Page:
. For *h*=195 µm, the Fabry-Perot resonance is situated near the first Rayleigh minimum, so that two resonances merge together to generate a broad guided plasmon-like peak that reaches transmission of near-unity [Fig. 4(a)]. Further increasing sample thickness to 400 µm makes the Fabry-Perot resonance appear as a completely isolated, angle-independent peak centered at 0.30 THz. This isolation is possible because at this sample thickness, the Fabry-Perot resonance is away from any Rayleigh-line crossings.

## 3. Conclusion

In conclusion, we have presented the perfect transmission in one-dimensional metallic structures. While there always exists an extremely sharp perfect transmission peak near the Rayleigh frequency theoretically even for thin samples, we have shown that experimental observation of the perfect transmission is possible only by taking advantage of the Fabry-Perot resonance. Theoretical study reveals that the perfect transmission is accompanied by the excitation of a symmetric eigenmode inside the slits, and under this condition, the field amplitudes are symmetric with respect to the sample plane, while energy *funneling* onto the slit occurs. Our experiments show that huge enhancement of field strength is possible taking advantage of the Fabry-Perot effect, which would enable terahertz nonlinear experiments by combining high power terahertz generation mechanisms such as free electron lasers.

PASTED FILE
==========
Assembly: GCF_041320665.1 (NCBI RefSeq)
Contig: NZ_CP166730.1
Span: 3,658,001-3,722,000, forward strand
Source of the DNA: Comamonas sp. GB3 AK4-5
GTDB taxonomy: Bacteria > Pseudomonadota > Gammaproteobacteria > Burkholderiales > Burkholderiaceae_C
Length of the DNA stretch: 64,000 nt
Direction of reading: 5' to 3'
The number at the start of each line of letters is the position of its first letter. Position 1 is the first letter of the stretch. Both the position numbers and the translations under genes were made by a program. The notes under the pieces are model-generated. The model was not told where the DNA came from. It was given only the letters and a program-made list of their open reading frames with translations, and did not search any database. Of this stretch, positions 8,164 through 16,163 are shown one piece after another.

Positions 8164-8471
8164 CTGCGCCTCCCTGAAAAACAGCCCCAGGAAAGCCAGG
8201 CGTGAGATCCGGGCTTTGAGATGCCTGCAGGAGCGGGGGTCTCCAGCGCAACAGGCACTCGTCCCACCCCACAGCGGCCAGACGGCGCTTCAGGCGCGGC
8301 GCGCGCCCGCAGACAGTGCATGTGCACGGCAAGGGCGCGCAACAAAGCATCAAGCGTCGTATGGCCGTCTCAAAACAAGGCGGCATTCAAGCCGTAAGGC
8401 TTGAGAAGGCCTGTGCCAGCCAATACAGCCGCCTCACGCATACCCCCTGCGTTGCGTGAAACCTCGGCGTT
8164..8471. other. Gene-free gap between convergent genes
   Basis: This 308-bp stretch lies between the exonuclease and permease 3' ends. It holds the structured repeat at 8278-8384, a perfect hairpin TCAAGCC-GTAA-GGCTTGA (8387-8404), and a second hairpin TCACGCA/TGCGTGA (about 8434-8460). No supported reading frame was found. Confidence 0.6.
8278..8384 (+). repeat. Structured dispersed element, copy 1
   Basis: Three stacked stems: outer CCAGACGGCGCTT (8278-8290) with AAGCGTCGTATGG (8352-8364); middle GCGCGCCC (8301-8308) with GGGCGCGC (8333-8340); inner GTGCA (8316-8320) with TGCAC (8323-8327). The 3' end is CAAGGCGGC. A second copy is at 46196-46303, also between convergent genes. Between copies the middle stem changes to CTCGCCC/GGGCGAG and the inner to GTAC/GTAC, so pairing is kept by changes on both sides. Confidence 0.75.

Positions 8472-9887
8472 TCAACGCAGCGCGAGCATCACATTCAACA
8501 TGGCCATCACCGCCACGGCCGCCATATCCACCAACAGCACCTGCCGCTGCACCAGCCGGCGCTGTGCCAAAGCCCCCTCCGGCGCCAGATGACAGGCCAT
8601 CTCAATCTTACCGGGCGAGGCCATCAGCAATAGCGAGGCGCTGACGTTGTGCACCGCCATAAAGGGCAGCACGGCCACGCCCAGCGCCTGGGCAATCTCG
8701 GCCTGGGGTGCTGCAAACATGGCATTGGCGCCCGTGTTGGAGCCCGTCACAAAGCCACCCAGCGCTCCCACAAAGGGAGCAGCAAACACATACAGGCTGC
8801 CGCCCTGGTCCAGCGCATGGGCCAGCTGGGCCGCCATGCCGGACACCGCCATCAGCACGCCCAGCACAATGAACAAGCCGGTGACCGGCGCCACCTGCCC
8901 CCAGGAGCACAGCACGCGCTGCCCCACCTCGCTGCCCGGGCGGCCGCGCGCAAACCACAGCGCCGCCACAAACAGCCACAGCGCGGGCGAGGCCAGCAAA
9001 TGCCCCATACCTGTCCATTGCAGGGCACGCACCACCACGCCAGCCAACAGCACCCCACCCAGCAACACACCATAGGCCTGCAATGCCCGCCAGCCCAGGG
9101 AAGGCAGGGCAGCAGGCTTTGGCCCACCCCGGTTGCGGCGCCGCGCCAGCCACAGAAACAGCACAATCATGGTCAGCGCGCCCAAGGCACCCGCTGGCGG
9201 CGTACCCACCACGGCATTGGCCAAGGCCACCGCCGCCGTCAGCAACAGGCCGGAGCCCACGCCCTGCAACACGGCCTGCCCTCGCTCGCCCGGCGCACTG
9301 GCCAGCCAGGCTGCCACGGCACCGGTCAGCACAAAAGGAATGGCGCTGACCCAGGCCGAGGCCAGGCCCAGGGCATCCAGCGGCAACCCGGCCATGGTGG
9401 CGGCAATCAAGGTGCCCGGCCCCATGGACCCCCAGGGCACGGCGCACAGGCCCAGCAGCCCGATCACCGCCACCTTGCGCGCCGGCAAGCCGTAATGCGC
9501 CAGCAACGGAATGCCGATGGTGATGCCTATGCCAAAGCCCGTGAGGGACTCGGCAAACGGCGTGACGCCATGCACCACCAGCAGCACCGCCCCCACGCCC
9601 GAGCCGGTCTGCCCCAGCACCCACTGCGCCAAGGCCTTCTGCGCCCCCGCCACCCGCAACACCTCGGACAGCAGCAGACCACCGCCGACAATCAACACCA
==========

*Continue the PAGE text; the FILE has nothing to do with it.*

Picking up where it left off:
## Acknowledgments

This research was supported by Ministry of Science and Technology (MOST), Ministry of Commerce, Industry and Energy (MOCIE) and Korea Science and Engineering Foundation (KOSEF).